Windows Azure has been in CTP since PDC 08 in October of last year. Since that time, we have had a fairly simple, yet powerful concept for how to upgrade your application. Essentially, we have two environments: staging and production.
The difference between these two environments is only in the URI that points to any web exposed services. In staging, we give you an opaque GUID-like URI (e.g. <guidvalue>.cloudapp.net) that is hard to publically discover and in production, we give you the URI that you chose when you created the hosted service (e.g. <yourservice>.cloudapp.net).
When you wanted to upgrade your service, you needed to deploy the updated service package containing all your roles into one of the environments. Typically, this was in the staging environment. Whenever you were ready, you would then click the big button in the middle to swap environments. This re-programmed the load balancers and suddenly staging was production and vice versa. If anything went wrong in your upgrade, you could hit the button again and you were back to the original deployment in seconds. We called this model a "VIP Swap" and it is easy to understand and very powerful.
We heard from some customers that they wanted more flexibility to upgrade an individual role without redeploying the entire service. Typically, this can be because there might be some state or caching going on in one of the other roles that a VIP swap would cause to be lost.
The good news is that now you can upgrade individual roles (or even the whole service) using the in place upgrade. When you click the new 'Upgrade' button on the portal, you will see a screen very similar to the 'Deploy' screen that you would be used to from before, but this time you have two new options.
The first new option allow you to choose if you want the upgrade to be 'Automatic' or 'Manual' across the upgrade domains. To understand this option, you would probably want to understand what an 'Upgrade Domain' is all about. You can think of upgrade domains as vertical slices of your application, crossing roles. So, if I had a service with a single web role using 10 instances with 2 worker roles, each with 4 instances, then with 2 upgrade domains, I would have a 5 web role instance, and 2 + 2 worker roles instances in each upgrade domain. Illustrated:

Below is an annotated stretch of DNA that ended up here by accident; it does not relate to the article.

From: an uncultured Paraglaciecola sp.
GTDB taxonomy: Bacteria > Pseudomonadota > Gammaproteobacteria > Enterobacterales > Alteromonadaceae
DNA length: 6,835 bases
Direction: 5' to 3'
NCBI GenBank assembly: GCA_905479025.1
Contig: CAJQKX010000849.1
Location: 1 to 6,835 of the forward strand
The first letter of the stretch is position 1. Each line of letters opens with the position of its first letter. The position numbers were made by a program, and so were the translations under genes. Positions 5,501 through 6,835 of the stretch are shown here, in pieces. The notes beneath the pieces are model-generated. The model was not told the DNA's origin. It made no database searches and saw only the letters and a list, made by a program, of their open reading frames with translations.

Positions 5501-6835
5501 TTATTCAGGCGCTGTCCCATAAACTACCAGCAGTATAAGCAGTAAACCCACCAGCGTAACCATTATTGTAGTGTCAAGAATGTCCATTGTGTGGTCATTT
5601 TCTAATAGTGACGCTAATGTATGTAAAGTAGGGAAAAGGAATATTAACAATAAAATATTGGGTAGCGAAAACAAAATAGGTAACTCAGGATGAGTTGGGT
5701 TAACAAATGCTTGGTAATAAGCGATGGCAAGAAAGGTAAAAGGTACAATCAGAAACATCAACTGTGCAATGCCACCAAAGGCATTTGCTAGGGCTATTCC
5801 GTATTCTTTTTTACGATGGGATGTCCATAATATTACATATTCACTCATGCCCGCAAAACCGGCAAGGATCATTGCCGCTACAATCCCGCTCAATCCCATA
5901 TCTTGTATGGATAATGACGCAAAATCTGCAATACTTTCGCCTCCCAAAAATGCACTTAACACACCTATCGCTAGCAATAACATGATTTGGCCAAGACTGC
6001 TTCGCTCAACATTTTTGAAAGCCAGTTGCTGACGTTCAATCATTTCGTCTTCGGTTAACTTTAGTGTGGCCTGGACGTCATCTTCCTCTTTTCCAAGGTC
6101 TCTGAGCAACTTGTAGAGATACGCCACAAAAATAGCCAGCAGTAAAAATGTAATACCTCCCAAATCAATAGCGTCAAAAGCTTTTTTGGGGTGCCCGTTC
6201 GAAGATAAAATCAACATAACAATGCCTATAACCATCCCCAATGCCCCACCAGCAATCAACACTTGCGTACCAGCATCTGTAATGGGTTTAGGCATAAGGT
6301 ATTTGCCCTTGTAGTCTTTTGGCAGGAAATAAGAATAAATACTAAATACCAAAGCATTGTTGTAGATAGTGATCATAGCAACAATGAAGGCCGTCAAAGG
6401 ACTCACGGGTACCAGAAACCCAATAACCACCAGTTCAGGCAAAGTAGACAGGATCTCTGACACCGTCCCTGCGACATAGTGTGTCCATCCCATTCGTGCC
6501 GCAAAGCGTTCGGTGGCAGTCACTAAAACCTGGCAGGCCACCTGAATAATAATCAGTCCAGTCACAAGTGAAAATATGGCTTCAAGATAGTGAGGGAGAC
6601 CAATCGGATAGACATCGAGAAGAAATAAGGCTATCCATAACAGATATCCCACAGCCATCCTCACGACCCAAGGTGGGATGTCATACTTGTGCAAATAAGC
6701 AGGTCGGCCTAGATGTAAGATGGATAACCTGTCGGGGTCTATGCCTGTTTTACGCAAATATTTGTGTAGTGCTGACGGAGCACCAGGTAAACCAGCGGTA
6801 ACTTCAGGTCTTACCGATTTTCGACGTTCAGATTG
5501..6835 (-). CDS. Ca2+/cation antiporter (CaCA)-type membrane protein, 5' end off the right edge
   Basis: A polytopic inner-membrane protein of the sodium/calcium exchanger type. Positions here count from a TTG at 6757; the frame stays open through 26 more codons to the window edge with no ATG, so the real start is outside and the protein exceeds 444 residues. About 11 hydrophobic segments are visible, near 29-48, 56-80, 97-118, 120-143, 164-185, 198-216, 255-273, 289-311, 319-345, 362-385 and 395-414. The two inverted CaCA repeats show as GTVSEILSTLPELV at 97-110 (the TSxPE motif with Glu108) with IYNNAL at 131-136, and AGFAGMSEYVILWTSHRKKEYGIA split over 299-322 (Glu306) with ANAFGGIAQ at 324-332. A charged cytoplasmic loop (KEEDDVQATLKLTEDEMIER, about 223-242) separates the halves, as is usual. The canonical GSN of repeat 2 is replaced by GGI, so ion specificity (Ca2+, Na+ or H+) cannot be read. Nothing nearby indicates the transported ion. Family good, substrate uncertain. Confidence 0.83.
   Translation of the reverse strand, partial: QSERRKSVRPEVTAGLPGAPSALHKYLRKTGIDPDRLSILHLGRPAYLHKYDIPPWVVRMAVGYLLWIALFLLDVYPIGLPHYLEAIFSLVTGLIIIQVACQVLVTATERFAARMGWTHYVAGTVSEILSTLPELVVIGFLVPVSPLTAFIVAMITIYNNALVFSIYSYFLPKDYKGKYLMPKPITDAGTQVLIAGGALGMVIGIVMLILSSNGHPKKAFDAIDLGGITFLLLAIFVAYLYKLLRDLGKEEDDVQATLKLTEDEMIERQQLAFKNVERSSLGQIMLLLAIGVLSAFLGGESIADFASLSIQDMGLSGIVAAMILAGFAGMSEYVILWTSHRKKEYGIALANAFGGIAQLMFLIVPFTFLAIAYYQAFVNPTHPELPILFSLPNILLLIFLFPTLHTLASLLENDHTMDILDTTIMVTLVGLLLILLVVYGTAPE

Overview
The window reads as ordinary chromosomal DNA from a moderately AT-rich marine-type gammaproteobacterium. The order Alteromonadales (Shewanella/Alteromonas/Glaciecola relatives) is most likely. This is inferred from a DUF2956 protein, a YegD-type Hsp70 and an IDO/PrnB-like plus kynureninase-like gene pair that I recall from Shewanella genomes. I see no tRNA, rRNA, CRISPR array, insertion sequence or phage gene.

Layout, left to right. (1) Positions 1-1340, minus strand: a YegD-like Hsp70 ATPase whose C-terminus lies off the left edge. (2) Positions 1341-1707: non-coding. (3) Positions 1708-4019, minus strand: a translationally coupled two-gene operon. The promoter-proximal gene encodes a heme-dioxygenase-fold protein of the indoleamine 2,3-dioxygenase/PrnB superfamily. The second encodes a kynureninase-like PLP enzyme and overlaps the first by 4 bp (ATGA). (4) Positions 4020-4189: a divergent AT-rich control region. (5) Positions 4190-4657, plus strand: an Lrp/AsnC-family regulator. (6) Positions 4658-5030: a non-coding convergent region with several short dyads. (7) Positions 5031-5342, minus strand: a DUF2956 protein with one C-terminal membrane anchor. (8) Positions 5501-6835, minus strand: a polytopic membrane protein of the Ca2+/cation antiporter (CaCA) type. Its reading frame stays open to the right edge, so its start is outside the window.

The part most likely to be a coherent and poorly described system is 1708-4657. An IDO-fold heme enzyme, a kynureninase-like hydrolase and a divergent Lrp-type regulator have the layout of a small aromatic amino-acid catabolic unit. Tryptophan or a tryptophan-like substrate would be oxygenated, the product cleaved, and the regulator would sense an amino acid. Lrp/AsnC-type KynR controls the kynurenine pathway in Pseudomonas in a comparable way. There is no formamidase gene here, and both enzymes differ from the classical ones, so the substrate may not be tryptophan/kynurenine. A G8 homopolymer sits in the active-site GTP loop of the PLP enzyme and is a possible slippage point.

If I choose 'Automatic', it simply means that each upgrade domain will be sequentially be brought down and upgraded in turn. If I choose 'Manual', then I need to click another button between each upgrade domain update in order to proceed.
Note: in the CTP today, 2 upgrade domains are automatically defined and set. In the future, you will be able to specify how many upgrade domains you would like to have.
Next, we have a radio button that specifies if you want to update the whole service, or a specific role with in the service. Most folks will likely use the role specific update.
It is important to note that these upgrades are for the services where the topology has not changed. That is, you cannot update the Service Definition (e.g. adding, removing roles or configuration options). If you want to change the topology, you would need to use the more familiar VIP swap model.
Once you click Deploy, the selected role will be upgraded according to the upgrade mode you specified.
More information about in-place upgrades and update domains can be found here. Lastly, you can of course eschew the portal and perform all of these actions using the new Service Management API. Happy upgrading!
September 18, 2009
This is the personal site of Ryan Dunn, former Windows Azure Technical Evangelist and co-author of the
The .NET Developers Guide to Directory Services Programming.
Ryan works for Aditi where he builds software for Windows Azure
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